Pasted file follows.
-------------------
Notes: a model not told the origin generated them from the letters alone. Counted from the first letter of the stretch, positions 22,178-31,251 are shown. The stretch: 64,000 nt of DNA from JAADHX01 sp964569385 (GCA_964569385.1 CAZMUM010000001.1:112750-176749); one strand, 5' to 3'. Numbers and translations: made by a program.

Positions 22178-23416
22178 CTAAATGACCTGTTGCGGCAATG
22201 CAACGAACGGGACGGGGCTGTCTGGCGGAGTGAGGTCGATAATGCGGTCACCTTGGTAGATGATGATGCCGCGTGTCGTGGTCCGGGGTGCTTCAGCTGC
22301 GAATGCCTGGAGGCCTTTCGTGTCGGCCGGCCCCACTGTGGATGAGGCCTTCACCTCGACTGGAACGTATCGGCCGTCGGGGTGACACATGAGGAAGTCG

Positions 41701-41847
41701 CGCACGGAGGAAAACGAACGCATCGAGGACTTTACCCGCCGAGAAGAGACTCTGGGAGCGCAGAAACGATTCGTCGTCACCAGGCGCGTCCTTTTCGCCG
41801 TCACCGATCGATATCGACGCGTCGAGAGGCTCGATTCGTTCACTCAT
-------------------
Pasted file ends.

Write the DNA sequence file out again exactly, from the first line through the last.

Notes: a model not told the origin generated them from the letters alone. Counted from the first letter of the stretch, positions 22,178-31,251 are shown. The stretch: 64,000 nt of DNA from JAADHX01 sp964569385 (GCA_964569385.1 CAZMUM010000001.1:112750-176749); one strand, 5' to 3'. Numbers and translations: made by a program.

Positions 22178-23416
22178 CTAAATGACCTGTTGCGGCAATG
22201 CAACGAACGGGACGGGGCTGTCTGGCGGAGTGAGGTCGATAATGCGGTCACCTTGGTAGATGATGATGCCGCGTGTCGTGGTCCGGGGTGCTTCAGCTGC
22301 GAATGCCTGGAGGCCTTTCGTGTCGGCCGGCCCCACTGTGGATGAGGCCTTCACCTCGACTGGAACGTATCGGCCGTCGGGGTGACACATGAGGAAGTCG

Positions 41701-41847
41701 CGCACGGAGGAAAACGAACGCATCGAGGACTTTACCCGCCGAGAAGAGACTCTGGGAGCGCAGAAACGATTCGTCGTCACCAGGCGCGTCCTTTTCGCCG
41801 TCACCGATCGATATCGACGCGTCGAGAGGCTCGATTCGTTCACTCAT